Employee financial wellbeing | Tips on a successful company programme

Money worries are impacting millions of UK workers and the current economic uncertainty is having a detrimental effect on mental health. Financial concerns can lead to poor mental health, sleepless nights, and stress-related illnesses, and businesses need to be taking action.


Not your problem?

You might think that the financial status of your employees is not a concern for your business. However, the reality is that employee financial distress contributes to absenteeism, presenteeism, high staff turnover and low productivity. This is all costing businesses millions of pounds every year.

In fact, research by Neyber before the pandemic found that employee financial worries cost employers around £15.2bn each year.


What to do

Many businesses want to do more to support their employees. Financial wellbeing programmes are a popular approach. But for a wellbeing programme to be successful, there a number of things that businesses need to take into consideration:

1) Have a whole approach

Your approach needs to be comprehensive. Don’t just provide standalone financial training. Rather, offer a comprehensive approach that includes things like training, personal financial diagnosis and tracking, and options for solutions and support.

2) Talk about it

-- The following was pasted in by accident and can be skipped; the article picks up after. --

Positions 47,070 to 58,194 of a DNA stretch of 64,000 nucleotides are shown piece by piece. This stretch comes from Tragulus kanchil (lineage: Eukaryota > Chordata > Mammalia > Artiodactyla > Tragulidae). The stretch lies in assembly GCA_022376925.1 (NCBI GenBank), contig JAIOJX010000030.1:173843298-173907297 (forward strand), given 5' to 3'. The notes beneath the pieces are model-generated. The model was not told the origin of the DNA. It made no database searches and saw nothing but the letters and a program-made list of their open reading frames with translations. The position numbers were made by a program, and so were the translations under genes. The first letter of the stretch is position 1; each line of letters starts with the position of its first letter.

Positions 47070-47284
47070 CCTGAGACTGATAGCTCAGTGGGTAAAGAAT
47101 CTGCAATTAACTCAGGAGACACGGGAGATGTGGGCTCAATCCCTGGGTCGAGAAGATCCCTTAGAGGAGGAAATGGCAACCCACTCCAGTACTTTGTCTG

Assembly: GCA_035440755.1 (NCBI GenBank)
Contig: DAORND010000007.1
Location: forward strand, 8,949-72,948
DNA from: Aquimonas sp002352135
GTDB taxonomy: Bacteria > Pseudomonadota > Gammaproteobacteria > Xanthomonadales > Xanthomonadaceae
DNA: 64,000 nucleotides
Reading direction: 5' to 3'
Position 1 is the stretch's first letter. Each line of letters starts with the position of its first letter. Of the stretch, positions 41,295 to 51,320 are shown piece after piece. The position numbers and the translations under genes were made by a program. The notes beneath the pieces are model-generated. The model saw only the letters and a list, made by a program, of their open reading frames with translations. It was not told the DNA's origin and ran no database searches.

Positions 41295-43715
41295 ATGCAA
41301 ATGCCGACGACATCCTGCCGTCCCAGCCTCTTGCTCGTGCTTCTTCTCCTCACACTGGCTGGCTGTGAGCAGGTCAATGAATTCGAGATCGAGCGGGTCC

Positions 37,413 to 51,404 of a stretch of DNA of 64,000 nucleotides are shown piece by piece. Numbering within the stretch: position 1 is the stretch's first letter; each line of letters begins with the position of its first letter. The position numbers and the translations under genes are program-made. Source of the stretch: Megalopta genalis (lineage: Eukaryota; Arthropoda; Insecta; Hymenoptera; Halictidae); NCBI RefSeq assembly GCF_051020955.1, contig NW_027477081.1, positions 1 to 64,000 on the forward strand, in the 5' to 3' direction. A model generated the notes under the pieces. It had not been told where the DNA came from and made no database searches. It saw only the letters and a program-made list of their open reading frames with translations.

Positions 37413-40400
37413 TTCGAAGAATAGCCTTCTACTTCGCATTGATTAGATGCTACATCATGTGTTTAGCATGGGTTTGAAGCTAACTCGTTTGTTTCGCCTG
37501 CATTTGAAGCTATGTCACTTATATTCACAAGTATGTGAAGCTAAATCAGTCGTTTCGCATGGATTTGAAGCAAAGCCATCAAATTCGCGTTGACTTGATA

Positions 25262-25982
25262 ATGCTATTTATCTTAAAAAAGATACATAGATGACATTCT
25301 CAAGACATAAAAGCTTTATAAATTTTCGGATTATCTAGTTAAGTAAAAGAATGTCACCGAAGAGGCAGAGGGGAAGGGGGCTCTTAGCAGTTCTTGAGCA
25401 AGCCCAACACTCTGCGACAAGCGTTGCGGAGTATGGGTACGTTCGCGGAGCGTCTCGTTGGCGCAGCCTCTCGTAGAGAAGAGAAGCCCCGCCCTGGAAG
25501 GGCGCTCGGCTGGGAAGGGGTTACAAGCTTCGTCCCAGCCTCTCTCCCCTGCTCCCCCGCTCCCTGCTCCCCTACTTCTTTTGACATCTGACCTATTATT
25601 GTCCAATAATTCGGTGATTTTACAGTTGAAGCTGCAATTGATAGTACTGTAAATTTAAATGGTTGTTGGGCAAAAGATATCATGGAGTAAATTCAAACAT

There is no point in having a good programme if nobody is going to use it. So you must ensure that you put out consistent and regular communications about the programmes you offer. This will ensure that they achieve a high level of employee engagement and make a difference.

3) Ensure confidentiality

Employees need to have peace-of-mind that their sensitive information is confidential and secure. Any financial wellbeing programme that you choose to implement must give employees privacy. Money worries can be an extremely sensitive issue, so reassure employees that their information is safe.

4) Signpost, don’t overstep

Do not step into giving employees financial advice unless you are a trained financial counsellor or advisor. Instead, always signpost employees to qualified professionals who can ensure that the right advice is given.

5) Practice what you preach

Ensure that financial wellbeing remains on the company agenda. Match the company’s actions to the company’s words. For example, you should never automatically expect employees to pay company expenses upfront and then reclaim them back. If that’s not possible, then ensure that expenses are reimbursed immediately afterwards.

6) Check the impact

If your business is implementing a new employee wellbeing programme, you must measure its effects. Only then will you know if it’s making a difference. You can measure the impact in a variety of ways, such as by:

  • Using staff surveys
  • Conducting focus groups
  • Using exit interviews
  • Monitoring absenteeism, presenteeism, staff turnover and productivity rates

Read more about how we help employers to support employees with our digital platform and mental health consultancy on our main site, Mente.